The Benevolent And Protective Order of Elks in Historical Context

 

Three Types of Fraternal Societies

Much of this page is derived from the article "Service over Secrecy" by the historian Clifford Putney. If you would like to be emailed an Adobe Acrobat file (pdf) of Putney's article, please contact our bulletin editor. You may also be interested in our summary of work by the Harvard sociologist Robert Putnam.

Putney discusses 3 types of organizations and their historical contexts.

Time Period
Type of Organization
Examples
Before 1865 Secret Societies Masons, Odd Fellows
Between 1865 & 1900 Benefit Societies Elks, Eagles
After 1900 Service Clubs Rotary, Lions

To oversimplify these distinctions for the sake of clarity:

  • Secret societies emphasize ritual and doctrine.
  • Benefit ones often include laborers and provided benevolent services (insurance, medical care, etc.).
  • Service clubs exist not only for charity, but also for making business ties.

Besides their colorful roots as an actors' drinking society, the Elks have some interesting differences from other fraternal orders:

  • Although they have retained some rituals, ritual is not as central to the organization as it is with older, antebellum clubs.
  • Unlike service clubs, Elks lodges are not about doing business. Charity and fellowship are at the heart of the organization.

Fraternal Organizations Then & Now: A Timeline

 

19th Century: Fraternal Organizations Level Social Imbalances

“Unlike their 20th-century competitors, the service clubs, fraternal societies lacked occupational criteria for admitting members. Fraternal hierarchy, moreover, made it possible for a carpenter to mount higher and collect more medals than a banker.” (Putney 181)

“[additionally] fraternalism provided asylum from the inequities of laissez faire capitalism. … How did lodges effect this edenic alternative to the cruel outside world? Primarily through redressing social imbalances—at least within the confines of the lodge hall. Whereas capitalistic development brought with it urbanization and alienation, fraternities offered communal solidarity and a sense of belonging. Whereas a man might be a cipher at his workplace, at the lodge could ascend to the rank of Grand High Illuminator.” (Putney 182)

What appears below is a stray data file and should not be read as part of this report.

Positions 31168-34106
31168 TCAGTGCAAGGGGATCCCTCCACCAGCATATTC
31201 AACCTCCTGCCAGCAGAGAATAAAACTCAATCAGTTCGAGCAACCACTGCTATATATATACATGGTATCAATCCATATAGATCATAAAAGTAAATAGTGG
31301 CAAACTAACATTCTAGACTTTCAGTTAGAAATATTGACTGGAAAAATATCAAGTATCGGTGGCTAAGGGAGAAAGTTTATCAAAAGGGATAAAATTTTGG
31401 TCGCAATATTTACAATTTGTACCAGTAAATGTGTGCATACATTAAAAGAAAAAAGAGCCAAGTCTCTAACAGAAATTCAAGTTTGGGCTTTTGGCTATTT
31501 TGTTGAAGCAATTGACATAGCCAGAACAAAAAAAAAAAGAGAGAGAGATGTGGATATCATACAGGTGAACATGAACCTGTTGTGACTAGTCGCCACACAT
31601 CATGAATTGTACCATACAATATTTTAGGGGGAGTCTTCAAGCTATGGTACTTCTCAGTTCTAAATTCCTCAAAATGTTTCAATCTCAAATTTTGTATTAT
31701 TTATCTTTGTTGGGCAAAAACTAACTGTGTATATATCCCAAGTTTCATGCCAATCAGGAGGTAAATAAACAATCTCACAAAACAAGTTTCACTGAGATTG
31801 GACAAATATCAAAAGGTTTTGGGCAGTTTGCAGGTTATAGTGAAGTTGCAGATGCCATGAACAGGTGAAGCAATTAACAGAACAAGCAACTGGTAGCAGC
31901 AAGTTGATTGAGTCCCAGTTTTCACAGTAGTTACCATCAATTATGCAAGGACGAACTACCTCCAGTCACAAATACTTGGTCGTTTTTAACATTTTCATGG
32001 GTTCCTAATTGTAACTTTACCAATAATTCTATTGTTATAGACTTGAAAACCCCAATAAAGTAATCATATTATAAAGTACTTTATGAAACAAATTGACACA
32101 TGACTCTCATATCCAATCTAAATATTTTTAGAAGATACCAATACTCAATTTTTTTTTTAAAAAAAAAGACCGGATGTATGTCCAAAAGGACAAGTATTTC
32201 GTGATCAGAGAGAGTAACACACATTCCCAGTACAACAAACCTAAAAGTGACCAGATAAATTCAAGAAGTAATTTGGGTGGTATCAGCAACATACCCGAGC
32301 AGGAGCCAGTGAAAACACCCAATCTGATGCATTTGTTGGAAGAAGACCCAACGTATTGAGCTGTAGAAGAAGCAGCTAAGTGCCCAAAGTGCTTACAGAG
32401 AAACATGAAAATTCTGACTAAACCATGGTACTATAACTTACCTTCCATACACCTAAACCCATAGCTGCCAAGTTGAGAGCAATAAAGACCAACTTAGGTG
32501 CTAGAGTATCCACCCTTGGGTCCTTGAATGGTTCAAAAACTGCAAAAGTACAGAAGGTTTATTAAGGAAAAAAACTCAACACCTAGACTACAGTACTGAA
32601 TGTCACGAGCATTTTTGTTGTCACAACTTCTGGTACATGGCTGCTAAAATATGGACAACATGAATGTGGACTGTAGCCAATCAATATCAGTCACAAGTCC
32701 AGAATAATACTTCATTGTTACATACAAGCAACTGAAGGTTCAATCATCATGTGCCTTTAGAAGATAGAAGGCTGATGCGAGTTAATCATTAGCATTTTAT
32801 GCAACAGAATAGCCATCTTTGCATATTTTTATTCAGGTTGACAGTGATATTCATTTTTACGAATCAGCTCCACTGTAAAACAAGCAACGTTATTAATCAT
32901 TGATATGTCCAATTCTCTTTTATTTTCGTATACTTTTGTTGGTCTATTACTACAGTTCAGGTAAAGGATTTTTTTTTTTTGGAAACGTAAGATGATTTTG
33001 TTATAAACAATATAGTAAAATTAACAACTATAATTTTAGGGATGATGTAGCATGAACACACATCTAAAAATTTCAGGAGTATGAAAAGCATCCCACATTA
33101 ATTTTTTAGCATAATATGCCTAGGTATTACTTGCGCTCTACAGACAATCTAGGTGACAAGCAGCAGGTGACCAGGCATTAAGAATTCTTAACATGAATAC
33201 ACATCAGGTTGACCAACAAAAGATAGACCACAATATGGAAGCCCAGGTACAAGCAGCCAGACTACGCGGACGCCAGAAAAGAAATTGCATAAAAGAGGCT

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19th Century: An Escape from “Feminized” Culture

“Almost to a person, liberal clergymen, their female parishioners, sentimental novelists and other purveyors of Victorian high culture advanced the notion that whereas men were rough and aggressive, women … resembled ministering angels. Men and women supposedly inhabited separate spheres: men and work, women at home or in church. … Men were encouraged to seek their salvation in women’s company: after work they were to head straight home, avoiding the saloon and the bordello. Sunday mornings saw upstanding couples in church, where they might again hear feminine virtues likened to Christ.” (Putney 182-3)

“For fraternalists, this female monopoly on virtue proved unacceptable. Against the custodians of Victorian culture, and their claims that man’s chief pleasure lay at home, in the company of women, fraternalists extolled the glories of the lodge hall as a male haven for fun, faith and fellowship. Fraternal ritualism grew to provide what liberal Protestantism lacked: a celebration of the “male” virtues (strength, courage, etc.), and an assertion that men were morally self-sufficient, not needful of feminine redemption.” (Putney 183)
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Early 20th Century: The "New Woman" Shakes Things Up

“Among the factors beckoning fraternalists … was the emergence of the ‘New Woman,’ the Gibson girl—a figure whose penchant for fun and mobility led her out of the hoopskirt, and outside the domestic nest. One could take the new women dancing, one could take her to see a show … these and other formerly ‘disreputable’ activities could, by 1900, boast wide-spread acceptance, particularly among the working classes.” (Putney 184)
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20th Century: Service Clubs

“Structurally, the [service] club differed from the lodge in several important respects. Club meetings were held in the afternoon, not in the evening. Their atmosphere was hardly solemn, hardly mystical; … Most significant of all, whereas lodges embraced all men as brothers, service clubs only admitted businessmen and professionals. And not just any professionals: only one (as in Rotary) or two (as in Lions) from each category …” (Putney 186)
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Mid 20th Century: Many Fraternal Organizations Decline

"[Service Clubs] instead of asylum offered worldwide, active business networks. The clubs’ leaving evenings free also accommodated better with domesticity’s lessening formidability, together with men’s eagerness to partake of the fruits of mass-culture—radios, phonographs, and automobile rides in the country.” (Putney 186)
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Elks Flourish by Adapting to Change

“How successful were fraternities in emulating the progressive mainstream? … The answer depends on the lodge. Elks, for example, proved wonderfully adapt at purging themselves of unwanted ritual. To quote one Elk historian:

'The apron went in 1895, the ‘secret password’ expired in 1899. The badge and the grip died natural deaths in 1902 and 1904 respectively. …' (Schmidt 102)

Partially as a result of their staying contemporary, Elk membership grew from 826,825 in 1923 to 1,611,139 in 1976. Elk lodges likewise grew in number from 1,400 to 2,200.” (Putney 185)

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Last updated on 4/30/08